The world deserves GPS directions as read by Tawny Newsome.
As a frequent guest on Paul F. Tompkins’ delightfully silly podcast Spontaneanation, Newsome can, in a matter of seconds, slip from the boisterous cadence of an arrogant oil tycoon to the frightened whisper of a lost child. An alumna of Chicago’s heralded Second City, she now resides in Los Angeles, where she continues to pursue an ambitious career in comedy and music.
In addition to her podcast appearances, Newsome’s recent work includes a supporting role on BET’s The Comedy Get Down opposite industry heavyweights like Eddie Griffin and Cedric the Entertainer and her tenure as a singer in the band Four Lost Souls with Americana musician Jon Langford. However, it is through improv that many have come to know her sharp wit and fabulous accents — a road that required more than a little perseverance.
Pay a visit to any improv show and you’re likely to find mostly white guys on stage. While women and people of color continue to rightfully claim their place in the medium, Newsome says she understands why some minority groups continue to be wary of the profession.
“It’s very daunting as a young improviser,” she explains, “because everyone’s working their shit out, and frankly speaking, young improvisers in classes say a bunch of racist, misogynistic, and super-homophobic stuff. They don’t mean it — they’re just blurting out the things in their head — but when you’re in a minority group, it’s like, ‘Hey, I walk through the world every day and get assaulted with this stuff. I don’t want to do this every Tuesday night at the Yuk Yuk’s theater that I’m paying to be at.’ ”
Avoiding those moments is one of the many reasons Newsome feels so at home with Tompkins on Spontaneanation. The two know each other well, having co-starred alongside Tim Baltz, Drew Tarver, and others for three seasons of the mock real-estate reality show Bajillion Dollar Properties on NBC’s now-defunct streaming platform, Seeso.
As the social media-obsessed Chelsea Leight-Leigh, Newsome’s realtor character served at the pleasure of Tompkins’ Dean Rosedragon, the head of Platinum Realty and a very peculiar man. In real life, Newsome has nothing but the fondest words for her TV boss, whom she credits for his efforts to prioritize diversity.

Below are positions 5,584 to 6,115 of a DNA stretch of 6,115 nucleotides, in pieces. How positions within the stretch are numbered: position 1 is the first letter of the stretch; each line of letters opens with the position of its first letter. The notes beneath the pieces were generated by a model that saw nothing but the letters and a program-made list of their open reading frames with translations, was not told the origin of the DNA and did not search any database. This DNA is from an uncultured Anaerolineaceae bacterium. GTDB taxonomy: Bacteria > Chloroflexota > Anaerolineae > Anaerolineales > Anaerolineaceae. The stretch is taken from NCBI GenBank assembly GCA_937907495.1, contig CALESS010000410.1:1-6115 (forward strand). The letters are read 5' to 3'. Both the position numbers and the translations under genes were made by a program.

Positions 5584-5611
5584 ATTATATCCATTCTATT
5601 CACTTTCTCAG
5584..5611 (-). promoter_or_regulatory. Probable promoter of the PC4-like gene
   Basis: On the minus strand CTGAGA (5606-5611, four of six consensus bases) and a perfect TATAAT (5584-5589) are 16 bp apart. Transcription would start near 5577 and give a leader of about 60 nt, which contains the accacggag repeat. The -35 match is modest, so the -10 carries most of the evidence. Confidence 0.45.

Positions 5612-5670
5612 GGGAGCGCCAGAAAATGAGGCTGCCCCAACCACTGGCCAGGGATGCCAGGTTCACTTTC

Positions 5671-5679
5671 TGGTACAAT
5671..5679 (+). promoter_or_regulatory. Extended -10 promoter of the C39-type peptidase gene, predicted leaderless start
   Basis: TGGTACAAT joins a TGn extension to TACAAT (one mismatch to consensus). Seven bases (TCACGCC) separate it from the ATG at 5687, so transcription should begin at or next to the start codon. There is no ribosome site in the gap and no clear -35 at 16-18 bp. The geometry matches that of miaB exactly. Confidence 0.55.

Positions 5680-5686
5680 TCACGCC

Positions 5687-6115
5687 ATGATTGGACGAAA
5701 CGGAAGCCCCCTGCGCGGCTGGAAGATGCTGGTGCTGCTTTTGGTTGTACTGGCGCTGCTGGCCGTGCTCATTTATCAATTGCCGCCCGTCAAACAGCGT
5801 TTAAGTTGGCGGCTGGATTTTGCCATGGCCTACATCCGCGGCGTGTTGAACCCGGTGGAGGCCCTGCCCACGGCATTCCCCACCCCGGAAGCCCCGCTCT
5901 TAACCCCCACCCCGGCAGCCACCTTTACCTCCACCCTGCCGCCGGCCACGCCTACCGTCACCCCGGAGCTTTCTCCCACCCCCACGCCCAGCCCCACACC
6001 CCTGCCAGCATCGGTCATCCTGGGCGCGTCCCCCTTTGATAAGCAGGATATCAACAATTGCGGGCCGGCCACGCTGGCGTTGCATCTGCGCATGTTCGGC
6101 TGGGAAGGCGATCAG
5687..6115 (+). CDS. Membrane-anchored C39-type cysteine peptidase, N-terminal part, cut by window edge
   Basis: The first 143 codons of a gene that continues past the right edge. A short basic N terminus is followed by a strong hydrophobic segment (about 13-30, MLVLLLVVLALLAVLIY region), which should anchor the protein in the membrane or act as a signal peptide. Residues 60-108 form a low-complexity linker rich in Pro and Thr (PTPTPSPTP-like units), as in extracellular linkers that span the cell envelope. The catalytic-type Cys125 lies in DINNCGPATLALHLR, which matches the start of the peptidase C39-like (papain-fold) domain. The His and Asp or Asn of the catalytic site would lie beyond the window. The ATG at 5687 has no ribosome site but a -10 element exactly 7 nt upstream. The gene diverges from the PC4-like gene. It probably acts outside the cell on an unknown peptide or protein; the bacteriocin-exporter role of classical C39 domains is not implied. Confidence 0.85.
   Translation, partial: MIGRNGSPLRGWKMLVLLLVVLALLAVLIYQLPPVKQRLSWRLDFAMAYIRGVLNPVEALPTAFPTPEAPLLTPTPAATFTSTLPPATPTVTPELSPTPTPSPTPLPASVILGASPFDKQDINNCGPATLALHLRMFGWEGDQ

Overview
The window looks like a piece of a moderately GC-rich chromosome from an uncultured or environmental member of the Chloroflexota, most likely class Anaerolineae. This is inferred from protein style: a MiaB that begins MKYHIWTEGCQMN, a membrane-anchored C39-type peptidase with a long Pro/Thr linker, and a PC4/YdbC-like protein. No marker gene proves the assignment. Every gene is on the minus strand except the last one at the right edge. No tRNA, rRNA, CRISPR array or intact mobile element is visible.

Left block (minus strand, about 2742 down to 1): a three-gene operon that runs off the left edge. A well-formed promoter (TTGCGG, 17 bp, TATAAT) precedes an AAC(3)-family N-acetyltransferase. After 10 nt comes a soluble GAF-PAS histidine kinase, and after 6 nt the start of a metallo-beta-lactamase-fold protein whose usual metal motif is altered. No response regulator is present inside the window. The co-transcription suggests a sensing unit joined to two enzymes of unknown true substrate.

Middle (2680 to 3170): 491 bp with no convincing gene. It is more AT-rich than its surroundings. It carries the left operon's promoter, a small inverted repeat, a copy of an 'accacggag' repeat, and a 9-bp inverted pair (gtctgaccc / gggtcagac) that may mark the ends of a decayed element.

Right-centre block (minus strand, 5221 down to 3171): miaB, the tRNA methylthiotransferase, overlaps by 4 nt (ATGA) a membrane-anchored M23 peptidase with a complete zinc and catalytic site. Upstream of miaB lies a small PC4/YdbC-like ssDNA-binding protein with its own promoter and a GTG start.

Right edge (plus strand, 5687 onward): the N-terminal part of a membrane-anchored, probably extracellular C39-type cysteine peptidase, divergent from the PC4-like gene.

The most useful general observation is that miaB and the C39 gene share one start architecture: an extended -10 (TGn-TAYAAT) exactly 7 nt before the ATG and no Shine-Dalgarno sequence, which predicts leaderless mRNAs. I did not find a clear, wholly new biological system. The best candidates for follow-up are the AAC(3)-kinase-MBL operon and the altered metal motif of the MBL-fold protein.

“He comes by it so honestly,” she says. “He truly sees it as a value add, as opposed to like, ‘Oh yeah, diversity is a thing that I should think about,’ which I think is where a lot of even the most well-meaning liberal white dudes in comedy are at these days. Paul really seems to understand that we just want to be included and seen, and every chance he gets, he makes that a priority.
“For me, just selfishly,” she adds, “it means that I get to do stuff with him, but also I see him do [things] with other performers — with younger performers and with women — and it just makes me respect him so much more.”
Newsome has faced obstacles as a musician as well. Following November’s election, she traveled to the legendary Muscle Shoals studio in Alabama to record with Four Lost Souls. Originally, she and her husband had planned to drive the entirety of the Blues Highway, but changed their minds shortly after their journey began.
“We got to, like, one rest stop in outer Mississippi,” she recalls, “and I was like, ‘Fuck this. Too many Confederate flags that are now excited! Let me get out of here.’ ”
At the recording studio, Newsome and fellow singer Bethany Thomas had to instruct the staff that their microphones should be in the front alongside Langford’s.
“When you walk into a studio — if you go anywhere with an older white guy and two Black women — they start setting up back-up singer mics. I don’t care how liberal they are, they can’t get away from those optics and that inherent bias.”
While Newsome has no intentions of letting the world slow down her career, she is eager for the chance to be the one calling the shots — and creating a project that celebrates her love of comedy and song.
Newsome’s attention is currently focused on a new podcast set to debut this year on Earwolf. The Supergroup features Newsome and fellow Second City alum Alex Kliner bringing together a musician and a comedian to write and record a high-quality song in one week. The featured comedian for the show’s first episode is, of course, Paul F. Tompkins.
“I know so many comedians who have great musical talent,” she says, “but they don’t often get to pursue it earnestly. A lot of times I feel like if I’m singing, it’s too weird to just sing as myself — it has to be a joke — and I really want to give people like that a space to sing and play music from an earnest place. It keeps me sane, having both sides. I want to share that.”
“Spontaneation” with Paul F. Tompkins, Tawny Newsome, and more
Friday, Jan. 12, 10 p.m., at Marines Memorial Theatre, 609 Sutter St. $30; sfsketchfest.com.
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